I work in Heroku's support department and have spent some time discussing this with our routing engineers. I wanted to post some additional information to clarify some things about what's going on here.
The example provided in the answer above just had the client IP displayed last coincidentally and that's not really guaranteed. The reason it wasn't first is because the originating request claimed that it was forwarding for the IP specified in the
X-Forwarded-For header. When the Heroku router received the request, it just appended the IP that was directly connecting to the
X-Forwarded-For list after the one that had been injected into the request. Our router always adds the IP that connected to the AWS ELB in front of our platform as the last IP in the list. This IP could be the original one (and in the case where there's only one IP, it almost certainly is), but the instant there are multiple IPs chained, all bets are off. Convention is always to add the latest IP in the chain to the end of the list (which is what we do), but at any point along the chain that chain can be altered and different IPs could be inserted. As such, the only IP that's reliable (from the perspective of our platform) is the last IP in the list.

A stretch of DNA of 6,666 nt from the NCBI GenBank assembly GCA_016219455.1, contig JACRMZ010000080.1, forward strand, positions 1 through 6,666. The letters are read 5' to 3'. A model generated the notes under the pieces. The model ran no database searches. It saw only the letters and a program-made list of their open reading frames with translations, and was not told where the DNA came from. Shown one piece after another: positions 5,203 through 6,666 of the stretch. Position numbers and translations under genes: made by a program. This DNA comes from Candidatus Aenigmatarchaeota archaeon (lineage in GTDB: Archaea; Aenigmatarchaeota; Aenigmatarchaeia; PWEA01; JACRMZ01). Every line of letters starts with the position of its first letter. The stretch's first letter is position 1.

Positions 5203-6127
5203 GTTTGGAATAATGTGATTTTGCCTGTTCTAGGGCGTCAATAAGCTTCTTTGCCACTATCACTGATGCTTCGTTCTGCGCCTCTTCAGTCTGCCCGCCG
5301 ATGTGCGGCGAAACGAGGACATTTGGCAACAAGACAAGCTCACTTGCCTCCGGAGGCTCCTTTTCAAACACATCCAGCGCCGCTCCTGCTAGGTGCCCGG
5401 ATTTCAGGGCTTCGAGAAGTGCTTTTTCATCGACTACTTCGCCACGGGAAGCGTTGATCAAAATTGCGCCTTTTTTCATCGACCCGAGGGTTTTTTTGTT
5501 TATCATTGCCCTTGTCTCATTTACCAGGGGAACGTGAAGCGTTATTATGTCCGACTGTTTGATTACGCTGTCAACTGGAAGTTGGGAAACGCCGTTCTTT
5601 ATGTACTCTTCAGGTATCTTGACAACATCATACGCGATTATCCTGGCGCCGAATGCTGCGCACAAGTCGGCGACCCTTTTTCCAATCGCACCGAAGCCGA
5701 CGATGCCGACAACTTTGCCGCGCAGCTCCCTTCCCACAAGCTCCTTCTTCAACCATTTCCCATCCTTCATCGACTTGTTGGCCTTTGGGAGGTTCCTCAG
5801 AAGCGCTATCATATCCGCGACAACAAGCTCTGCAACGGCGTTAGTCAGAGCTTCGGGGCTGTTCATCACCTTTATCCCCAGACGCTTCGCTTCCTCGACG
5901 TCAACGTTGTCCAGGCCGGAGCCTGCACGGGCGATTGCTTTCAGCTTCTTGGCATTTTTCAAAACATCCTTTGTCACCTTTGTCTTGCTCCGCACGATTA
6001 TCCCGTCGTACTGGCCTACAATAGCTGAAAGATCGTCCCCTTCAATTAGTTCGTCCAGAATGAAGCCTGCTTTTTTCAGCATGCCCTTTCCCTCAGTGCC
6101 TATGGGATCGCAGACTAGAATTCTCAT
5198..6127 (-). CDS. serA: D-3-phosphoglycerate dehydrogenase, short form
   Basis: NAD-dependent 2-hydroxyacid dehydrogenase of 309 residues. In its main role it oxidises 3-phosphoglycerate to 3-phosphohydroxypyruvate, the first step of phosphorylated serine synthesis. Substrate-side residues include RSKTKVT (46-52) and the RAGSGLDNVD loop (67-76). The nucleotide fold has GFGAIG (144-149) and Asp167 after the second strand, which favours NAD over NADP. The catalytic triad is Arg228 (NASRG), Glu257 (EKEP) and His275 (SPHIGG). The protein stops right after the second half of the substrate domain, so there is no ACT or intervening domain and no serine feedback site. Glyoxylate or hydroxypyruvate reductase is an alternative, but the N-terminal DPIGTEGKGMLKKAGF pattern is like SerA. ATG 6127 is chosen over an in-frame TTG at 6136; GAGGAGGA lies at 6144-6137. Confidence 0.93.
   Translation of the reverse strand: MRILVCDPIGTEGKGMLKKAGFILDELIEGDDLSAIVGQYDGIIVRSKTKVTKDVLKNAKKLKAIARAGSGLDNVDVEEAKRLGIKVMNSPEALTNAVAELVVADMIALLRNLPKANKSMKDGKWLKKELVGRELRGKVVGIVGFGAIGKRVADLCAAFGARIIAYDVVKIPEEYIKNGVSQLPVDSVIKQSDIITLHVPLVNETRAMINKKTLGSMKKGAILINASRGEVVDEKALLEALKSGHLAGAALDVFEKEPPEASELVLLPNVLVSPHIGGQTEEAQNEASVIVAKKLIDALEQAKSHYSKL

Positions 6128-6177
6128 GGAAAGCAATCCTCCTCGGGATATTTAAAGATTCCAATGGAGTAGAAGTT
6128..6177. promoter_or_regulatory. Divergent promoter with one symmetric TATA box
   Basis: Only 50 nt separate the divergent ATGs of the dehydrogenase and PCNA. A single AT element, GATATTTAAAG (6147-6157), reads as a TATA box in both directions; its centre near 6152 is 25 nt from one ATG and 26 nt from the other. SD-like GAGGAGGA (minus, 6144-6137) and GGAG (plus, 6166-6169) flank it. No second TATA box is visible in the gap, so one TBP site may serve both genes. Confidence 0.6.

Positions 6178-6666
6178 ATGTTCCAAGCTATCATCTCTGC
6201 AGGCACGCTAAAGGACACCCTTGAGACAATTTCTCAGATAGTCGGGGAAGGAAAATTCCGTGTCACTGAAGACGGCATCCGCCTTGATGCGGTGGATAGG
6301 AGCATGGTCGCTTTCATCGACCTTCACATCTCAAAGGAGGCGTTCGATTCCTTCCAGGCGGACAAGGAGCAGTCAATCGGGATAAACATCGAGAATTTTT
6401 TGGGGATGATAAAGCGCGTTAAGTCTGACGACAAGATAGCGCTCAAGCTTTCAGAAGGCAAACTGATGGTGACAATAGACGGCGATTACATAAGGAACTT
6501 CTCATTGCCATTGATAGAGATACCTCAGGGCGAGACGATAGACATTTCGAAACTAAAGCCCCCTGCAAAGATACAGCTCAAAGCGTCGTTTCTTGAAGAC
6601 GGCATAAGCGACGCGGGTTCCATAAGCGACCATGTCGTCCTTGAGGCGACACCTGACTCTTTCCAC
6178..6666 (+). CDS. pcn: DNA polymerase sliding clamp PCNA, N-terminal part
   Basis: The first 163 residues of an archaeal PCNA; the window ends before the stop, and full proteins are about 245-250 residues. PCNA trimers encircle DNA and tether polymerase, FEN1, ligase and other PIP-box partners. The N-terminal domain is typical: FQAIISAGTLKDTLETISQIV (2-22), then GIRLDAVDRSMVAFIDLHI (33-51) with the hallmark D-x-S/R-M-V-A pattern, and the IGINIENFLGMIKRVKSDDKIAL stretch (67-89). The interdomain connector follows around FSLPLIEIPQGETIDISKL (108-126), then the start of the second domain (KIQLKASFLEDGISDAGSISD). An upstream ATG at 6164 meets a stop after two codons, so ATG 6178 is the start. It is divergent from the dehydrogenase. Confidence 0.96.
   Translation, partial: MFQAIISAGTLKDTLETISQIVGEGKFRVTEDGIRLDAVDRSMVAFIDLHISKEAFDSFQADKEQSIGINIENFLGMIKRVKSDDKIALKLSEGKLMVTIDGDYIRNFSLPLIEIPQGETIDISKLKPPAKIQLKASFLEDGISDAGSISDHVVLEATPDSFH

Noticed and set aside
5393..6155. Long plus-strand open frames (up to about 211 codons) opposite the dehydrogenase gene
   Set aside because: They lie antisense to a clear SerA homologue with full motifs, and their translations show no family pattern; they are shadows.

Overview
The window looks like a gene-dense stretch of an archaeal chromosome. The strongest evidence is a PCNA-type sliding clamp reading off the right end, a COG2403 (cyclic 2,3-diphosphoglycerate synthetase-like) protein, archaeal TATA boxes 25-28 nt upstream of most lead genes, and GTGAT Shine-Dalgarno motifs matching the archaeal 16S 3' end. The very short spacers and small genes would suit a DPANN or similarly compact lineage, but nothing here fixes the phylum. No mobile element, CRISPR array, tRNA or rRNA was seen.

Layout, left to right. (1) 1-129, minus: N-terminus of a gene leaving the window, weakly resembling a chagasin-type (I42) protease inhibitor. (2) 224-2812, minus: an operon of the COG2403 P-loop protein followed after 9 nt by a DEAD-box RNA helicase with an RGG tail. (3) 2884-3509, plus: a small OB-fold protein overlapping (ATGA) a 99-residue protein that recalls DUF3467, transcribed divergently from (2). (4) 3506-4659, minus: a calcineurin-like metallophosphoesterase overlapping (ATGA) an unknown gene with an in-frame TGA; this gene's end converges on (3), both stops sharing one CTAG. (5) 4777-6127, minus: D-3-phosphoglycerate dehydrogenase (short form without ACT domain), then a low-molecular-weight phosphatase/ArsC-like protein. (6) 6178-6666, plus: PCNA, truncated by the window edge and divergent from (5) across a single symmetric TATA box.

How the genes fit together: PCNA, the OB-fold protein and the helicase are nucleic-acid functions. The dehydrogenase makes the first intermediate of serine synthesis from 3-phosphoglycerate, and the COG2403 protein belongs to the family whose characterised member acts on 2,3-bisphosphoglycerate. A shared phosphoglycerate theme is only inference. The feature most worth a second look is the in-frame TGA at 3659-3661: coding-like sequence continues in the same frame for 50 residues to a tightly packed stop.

To illustrate, let's say someone initiates a request and arbitrarily adds 3 additional IPs to the X-Forwarded-For header:
curl -H "X-Forwarded-For: 184.108.40.206,220.127.116.11,18.104.22.168" http://www.google.com
Imagine this machine's IP was 22.214.171.124 and that it had to pass through a proxy (e.g., a university's campus-wide proxy). Let's say that proxy had an IP of 126.96.36.199. Assuming it wasn't configured to strip
X-Forwarded-For headers (which it likely wouldn't be), it would just tack the 188.8.131.52 IP to the end of the list and pass the request on to Google. At this point, the header would look like this:
That request will then pass through Google's endpoint, which will append the university proxy's IP of 184.108.40.206, so the header will finally look like this in Google's logs:
So, which is the client IP? It's impossible to say from Google's standpoint. In reality, the client IP is 220.127.116.11. The last IP listed is 18.104.22.168 though and the first is 22.214.171.124. All Google would know is that the 126.96.36.199 IP is definitely correct because that was the IP that actually connected to their service – but they wouldn't know if that was the initial client for the request or not from the data available. In the same way, when there's just one IP in this header – that is the IP that directly connected to our service, so we know it's reliable.
From a practical standpoint, this IP will likely be reliable most of the time (because most people won't be bothering to spoof their IP). Unfortunately, it's impossible to prevent this sort of spoofing and by the time a request gets to the Heroku router, it's impossible for us to tell if IPs in an
X-Forwarded-For chain have been tampered with or not.
All reliability issues aside, these IP chains should always be read from left-to-right. The client IP should always be the left-most IP.